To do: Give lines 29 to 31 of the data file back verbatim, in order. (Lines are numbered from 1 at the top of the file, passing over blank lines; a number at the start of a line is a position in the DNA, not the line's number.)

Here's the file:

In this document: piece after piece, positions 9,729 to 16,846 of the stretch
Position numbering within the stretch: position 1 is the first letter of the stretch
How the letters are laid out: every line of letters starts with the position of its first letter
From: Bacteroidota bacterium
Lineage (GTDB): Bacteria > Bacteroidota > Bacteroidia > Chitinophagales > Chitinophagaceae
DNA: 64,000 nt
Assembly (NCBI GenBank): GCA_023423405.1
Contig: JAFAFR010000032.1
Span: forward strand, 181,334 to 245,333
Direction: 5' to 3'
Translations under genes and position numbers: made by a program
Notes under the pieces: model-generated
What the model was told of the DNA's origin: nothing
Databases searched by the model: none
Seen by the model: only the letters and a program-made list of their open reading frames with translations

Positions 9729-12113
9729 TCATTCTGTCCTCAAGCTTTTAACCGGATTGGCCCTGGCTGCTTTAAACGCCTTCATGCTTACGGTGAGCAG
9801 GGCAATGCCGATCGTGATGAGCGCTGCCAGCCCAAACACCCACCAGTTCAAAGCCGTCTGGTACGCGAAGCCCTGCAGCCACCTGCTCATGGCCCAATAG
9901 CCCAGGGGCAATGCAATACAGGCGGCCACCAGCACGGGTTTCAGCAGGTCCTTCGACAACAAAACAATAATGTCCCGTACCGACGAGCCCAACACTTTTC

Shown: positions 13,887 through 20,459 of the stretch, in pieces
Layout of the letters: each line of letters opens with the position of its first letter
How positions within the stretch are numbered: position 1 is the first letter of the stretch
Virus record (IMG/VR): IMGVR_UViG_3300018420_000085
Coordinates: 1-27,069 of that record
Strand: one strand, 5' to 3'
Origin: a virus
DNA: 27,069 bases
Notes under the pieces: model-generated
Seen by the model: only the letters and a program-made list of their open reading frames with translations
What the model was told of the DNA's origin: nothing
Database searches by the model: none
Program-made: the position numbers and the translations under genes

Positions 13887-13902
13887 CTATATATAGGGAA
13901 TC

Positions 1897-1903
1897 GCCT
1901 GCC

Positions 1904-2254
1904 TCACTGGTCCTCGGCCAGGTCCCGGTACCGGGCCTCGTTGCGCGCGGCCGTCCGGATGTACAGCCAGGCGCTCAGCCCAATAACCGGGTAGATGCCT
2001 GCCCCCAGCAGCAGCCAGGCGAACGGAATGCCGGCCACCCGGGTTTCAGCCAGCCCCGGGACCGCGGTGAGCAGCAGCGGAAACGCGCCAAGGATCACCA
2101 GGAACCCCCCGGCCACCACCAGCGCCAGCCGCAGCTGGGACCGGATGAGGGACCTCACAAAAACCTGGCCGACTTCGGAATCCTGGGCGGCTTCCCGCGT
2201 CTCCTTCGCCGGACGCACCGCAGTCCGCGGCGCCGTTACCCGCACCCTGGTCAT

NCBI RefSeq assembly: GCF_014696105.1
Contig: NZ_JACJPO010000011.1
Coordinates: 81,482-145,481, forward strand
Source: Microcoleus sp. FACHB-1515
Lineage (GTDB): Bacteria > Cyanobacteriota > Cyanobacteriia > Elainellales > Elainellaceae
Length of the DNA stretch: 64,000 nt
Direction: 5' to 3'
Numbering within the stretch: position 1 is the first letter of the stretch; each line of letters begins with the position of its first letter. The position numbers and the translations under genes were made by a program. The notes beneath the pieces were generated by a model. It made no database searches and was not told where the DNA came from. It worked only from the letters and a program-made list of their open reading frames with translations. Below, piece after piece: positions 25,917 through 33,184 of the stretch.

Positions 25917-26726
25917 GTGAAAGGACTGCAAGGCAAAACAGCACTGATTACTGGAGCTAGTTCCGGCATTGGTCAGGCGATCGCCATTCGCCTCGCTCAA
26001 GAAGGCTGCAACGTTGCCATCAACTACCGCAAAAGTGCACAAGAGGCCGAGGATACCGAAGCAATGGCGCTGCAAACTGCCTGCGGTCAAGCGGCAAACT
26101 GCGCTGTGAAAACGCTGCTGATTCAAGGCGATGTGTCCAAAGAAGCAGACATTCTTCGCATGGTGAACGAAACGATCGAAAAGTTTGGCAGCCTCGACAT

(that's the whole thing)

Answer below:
Seen by the model: only the letters and a program-made list of their open reading frames with translations
What the model was told of the DNA's origin: nothing
Database searches by the model: none